“Weeping may last for the night; but joy comes in the morning.”
The daily liturgy of nature includes a remarkable truth. On the eastern horizon, right before the first light of day stretches its’ arm beyond the horizon, the darkness is deepest. It’s the point of night where the sun had been gone the longest. Physically, the darkness is greatest now, but according to the liturgy of the day, the darkness of morning only acts as a foil for the more brilliant light of the rising sun.
The same is true in our daily experience. Looking back across the our own life’s liturgy, how often has it been that the darkness of despair or loneliness been most severe right before the rays of hope pierced the darkness. During these times of darkness, we weep. We also pray.
I’m willing to bet we pray for deliverance. I do. I start praying for deliverance quickly. And, I over-confidently expect the sun to soon follow. Yet, often, rather than the clock reading 5am, just before sunrise, its’ often much, much earlier in the night. Hours of darkness will remain, despite my prayers. That’s where I am now.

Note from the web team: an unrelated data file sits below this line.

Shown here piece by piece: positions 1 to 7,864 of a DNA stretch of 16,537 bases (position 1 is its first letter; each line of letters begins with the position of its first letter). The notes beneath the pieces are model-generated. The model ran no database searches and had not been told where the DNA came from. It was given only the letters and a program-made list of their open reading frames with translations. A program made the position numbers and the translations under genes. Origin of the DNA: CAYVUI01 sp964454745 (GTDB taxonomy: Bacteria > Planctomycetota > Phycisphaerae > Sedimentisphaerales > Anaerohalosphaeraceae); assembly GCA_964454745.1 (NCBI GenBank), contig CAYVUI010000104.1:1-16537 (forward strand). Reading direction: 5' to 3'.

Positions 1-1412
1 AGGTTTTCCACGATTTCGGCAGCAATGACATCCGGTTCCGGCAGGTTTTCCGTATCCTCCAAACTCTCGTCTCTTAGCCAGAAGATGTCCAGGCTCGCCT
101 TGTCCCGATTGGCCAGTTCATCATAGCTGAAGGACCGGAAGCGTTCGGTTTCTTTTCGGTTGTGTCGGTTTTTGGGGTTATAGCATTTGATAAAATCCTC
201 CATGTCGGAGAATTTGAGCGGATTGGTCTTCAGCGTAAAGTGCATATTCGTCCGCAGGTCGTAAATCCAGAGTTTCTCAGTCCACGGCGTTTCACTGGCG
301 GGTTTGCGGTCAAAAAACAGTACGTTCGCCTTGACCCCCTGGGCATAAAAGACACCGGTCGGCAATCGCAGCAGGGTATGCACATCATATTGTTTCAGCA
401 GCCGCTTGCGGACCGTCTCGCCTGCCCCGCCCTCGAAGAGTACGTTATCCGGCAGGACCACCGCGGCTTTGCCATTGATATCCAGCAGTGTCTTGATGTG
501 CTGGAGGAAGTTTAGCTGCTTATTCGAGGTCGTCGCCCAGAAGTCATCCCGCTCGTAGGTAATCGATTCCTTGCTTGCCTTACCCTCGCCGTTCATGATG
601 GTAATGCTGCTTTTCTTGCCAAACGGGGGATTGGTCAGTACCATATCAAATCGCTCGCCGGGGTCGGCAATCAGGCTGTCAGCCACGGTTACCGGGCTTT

Sure, my prayers for deliverance continue. Another prayer seems to rising from my lips.
“My God, my God, why have you forsaken me?”
You ever been there?
Here’s what is beyond any comprehension. God has been there. And, this fact for me is what makes the long, dark nights survivable. Jesus, who felt true loneliness in his long, dark night, will never leave us alone to experience the same. Amazing.
Each year, in preparation for resurrection Sunday, most of the Christian world takes part in Lent. Whatever various church traditions encourage, Lent seems to be a perfect time to practice our own long, dark night. Maybe our Lent includes more frequent times of intense, focused prayer, days of fasting, or other spiritual disciplines. Maybe we shut off all media and use the time we would be surfing (or writing blogs!) to practice stillness and silence in order to see where the Holy Spirit’s light is revealing our own sins. No matter the practice, this season can be a physical way of practicing living in the dark night when the sunrise is certain to come. . . just as on resurrection Sunday, the son certainly rises.
Take heart. The sun will rise (I’m preaching to myself). The darkness of this moment will pass, and dawn will chase the darkness away. One day, the Son will come from the east and chase the darkness away. However, unlike the daily rhythm of the sun’s motion, when the Son reaches the height of noonday light, He will stop, sit on his throne leaving darkness forever unable to flood the skies with fear and pain.